Last spring, the clothing brand Levi Strauss & Co. announced plans to introduce “customized AI-generated models” into its online shopping platforms. These “body-inclusive avatars” would come in a range of sizes, ages, and skin tones and would help Levi’s create a more “diverse” lineup in a way the company considered “sustainable.” A lot of (real) people were appalled. Why not give those jobs to actual humans of the sizes, ages, and skin tones Levi’s sought? Was “sustainable” just PR-speak for “cheaper”? Levi’s later affirmed its “commitment to support multicultural creatives behind and in front of the camera.” But it didn’t bail on the partnership with the Amsterdam-based company that created the models, Lalaland.ai. (It’s just on pause until Levi’s can formulate internal AI guidelines.)

That controversy put Lalaland on the map—and got more big brands looking to it for generated models, says Duy Vo, Lalaland’s creative director. WIRED sat down with him to find out how you get an algorithm to smile just right—and not sprout extra fingers.

The first step to creating the models is research. I see what kind of models are walking on the catwalk. I follow the latest trends in ecommerce. I find patterns, like what kind of faces are hot this season. In some ways, the work I do now is similar to my old job as a fashion photographer for big magazines such as Vogue and Harper’s Bazaar. I ask clients what kind of collection they want, what kind of model they see. They may say something broad, like they want an aesthetic from a Quentin Tarantino movie. I pull looks and stills and data from that imagery. And then we send that to the machine-learning team and, basically, we create a new persona on demand.

We start by making 3D models of a body. On top of that, we use generative AI to create identities that clients want to showcase, with different ethnicities, hair colors, and looks. You can add freckles, slightly alter smiles, and add nail polish—all the finishing touches on a model. With AI, I’m the photographer, the hair stylist, and the makeup artist all in one. And then I might have to modify the design based on client feedback with more prompting or using Photoshop. Just fixing something like a hairstyle—and making sure it still works in all the poses—can take days.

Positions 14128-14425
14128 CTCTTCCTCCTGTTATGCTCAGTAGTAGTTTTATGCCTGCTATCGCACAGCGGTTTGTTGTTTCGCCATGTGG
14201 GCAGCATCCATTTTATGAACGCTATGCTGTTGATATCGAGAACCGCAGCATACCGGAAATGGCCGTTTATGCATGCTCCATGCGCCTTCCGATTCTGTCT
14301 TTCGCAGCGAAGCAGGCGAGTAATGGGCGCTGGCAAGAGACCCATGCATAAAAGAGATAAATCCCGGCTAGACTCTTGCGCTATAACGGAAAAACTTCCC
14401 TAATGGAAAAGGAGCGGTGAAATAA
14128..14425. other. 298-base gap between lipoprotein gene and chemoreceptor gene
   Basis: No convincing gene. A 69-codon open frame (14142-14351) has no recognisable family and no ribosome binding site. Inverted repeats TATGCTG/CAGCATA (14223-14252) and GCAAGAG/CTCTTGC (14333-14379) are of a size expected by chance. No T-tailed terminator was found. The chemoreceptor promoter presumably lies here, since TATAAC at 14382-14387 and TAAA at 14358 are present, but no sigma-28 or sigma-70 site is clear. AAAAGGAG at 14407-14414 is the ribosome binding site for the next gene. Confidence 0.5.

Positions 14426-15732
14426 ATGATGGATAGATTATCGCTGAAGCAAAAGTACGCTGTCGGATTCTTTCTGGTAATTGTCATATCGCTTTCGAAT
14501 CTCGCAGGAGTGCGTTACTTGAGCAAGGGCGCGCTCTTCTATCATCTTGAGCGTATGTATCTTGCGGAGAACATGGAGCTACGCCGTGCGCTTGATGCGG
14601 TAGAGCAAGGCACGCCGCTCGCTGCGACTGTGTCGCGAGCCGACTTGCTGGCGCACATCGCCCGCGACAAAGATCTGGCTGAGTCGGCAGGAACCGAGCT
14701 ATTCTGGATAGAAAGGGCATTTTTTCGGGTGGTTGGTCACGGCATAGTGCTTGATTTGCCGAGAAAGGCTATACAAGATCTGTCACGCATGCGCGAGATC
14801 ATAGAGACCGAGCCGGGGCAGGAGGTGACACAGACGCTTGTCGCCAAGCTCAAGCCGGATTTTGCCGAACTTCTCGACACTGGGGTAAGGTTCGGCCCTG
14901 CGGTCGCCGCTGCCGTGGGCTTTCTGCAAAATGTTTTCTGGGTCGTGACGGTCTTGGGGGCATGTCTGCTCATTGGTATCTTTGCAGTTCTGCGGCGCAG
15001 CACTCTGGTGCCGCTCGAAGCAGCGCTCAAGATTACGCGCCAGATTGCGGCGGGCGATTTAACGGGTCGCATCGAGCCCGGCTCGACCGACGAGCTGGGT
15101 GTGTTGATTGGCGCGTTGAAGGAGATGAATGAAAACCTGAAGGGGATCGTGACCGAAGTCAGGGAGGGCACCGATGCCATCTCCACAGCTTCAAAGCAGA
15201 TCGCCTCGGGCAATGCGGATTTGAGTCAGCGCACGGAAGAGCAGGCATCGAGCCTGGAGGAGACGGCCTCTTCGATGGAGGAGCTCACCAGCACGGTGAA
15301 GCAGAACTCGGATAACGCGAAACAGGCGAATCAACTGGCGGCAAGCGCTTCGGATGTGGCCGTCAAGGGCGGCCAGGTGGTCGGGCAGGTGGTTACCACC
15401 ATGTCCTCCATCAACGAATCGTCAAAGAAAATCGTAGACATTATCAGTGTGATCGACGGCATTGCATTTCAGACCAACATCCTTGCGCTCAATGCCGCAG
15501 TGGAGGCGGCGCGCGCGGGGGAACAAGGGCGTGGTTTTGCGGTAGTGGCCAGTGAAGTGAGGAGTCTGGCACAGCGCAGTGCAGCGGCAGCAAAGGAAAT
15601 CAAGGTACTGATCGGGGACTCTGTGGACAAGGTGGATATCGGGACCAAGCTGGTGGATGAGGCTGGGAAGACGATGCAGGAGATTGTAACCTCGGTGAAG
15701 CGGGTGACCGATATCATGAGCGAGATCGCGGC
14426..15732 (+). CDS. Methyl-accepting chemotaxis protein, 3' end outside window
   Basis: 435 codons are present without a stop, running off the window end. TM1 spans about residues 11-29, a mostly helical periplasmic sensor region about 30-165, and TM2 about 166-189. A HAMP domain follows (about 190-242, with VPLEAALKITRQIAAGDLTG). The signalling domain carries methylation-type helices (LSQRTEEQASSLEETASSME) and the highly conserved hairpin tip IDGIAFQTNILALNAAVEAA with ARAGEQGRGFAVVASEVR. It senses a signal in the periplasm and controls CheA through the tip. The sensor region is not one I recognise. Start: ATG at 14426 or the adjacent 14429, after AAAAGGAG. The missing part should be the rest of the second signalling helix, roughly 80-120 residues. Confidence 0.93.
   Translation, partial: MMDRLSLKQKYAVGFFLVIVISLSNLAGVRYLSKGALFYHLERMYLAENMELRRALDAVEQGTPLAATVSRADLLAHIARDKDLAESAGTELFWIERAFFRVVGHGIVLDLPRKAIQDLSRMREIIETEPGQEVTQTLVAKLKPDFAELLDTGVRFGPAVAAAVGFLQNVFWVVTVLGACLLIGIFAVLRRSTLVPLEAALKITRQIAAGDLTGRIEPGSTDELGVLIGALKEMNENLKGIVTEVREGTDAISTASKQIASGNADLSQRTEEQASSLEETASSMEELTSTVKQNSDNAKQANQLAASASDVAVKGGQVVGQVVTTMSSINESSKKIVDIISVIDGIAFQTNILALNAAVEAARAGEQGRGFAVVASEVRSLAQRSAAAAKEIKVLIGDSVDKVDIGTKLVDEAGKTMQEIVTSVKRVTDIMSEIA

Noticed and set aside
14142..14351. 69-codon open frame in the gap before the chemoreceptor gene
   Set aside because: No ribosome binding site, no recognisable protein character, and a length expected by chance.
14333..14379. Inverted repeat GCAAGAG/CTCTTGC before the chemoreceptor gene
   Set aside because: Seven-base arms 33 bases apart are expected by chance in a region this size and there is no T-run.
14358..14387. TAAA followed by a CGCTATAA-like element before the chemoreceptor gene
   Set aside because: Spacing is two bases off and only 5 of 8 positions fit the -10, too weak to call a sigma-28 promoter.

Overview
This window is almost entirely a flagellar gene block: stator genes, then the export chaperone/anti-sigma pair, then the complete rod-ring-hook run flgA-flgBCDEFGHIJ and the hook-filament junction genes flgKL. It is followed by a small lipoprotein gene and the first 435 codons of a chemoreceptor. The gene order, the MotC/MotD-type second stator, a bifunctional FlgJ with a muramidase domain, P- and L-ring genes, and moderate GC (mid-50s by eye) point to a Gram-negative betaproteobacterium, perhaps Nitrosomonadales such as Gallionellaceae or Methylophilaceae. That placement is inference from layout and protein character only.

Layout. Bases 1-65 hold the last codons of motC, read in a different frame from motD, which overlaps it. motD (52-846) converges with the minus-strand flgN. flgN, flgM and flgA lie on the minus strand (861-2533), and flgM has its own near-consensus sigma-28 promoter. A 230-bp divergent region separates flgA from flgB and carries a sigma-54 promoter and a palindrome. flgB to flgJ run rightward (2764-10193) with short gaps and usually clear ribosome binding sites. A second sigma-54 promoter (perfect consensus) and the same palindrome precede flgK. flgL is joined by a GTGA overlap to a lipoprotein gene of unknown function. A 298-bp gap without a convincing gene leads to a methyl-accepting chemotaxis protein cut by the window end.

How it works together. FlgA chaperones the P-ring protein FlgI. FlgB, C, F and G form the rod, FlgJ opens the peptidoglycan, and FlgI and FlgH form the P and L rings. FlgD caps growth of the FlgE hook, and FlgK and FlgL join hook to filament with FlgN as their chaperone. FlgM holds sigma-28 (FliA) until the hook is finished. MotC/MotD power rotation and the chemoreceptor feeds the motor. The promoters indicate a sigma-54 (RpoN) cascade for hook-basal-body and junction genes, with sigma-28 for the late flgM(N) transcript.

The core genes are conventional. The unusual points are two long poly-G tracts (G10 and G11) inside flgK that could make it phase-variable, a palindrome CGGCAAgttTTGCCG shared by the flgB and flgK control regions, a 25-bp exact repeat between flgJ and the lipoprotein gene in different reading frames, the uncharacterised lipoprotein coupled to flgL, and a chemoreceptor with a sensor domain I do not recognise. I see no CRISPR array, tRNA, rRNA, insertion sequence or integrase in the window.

Then we “dress” the models. Many of our clients already use 3D software to design clothes, so that’s easy: We just import those files and render them onto our models. But not all brands are designing in 3D. In those cases, we collect garments from the brands and we send them off to a partner that can digitize them. They re-create the patterns, the fabrics, texture, and all that.

AI can hallucinate. We’ve seen horror shows: models with three heads, or a head attached at the knee. Hands and feet are still difficult to get right; they show up with too many fingers or too many toes. You have to go back and have the AI try again. My role is to curate and to guide the system to create good-looking people, to filter out all the bad stuff.

The salary for a role like this would be comparable to a tech job in the US at around $100,000 or $120,000. Salaries are a little different here in Amsterdam, which makes it hard to compare to Silicon Valley. You don’t need to know how to code to do this job. You need to know what the technology is able to do, but you also need to understand fashion and fashion history, and have a good instinct. Anyone from the traditional fashion space could transition into this within a few weeks or months.

It’s still hard to make a whole ad campaign with AI. The fashion is so specific, and you need to replicate it exactly. Add in other factors like lighting, and making it all look good is difficult. You will still want traditional image makers creating beautiful photos. AI is more like a tool to create images for commerce. But if you can communicate your message through synthetic images, why wouldn’t you?

— As told to Amanda Hoover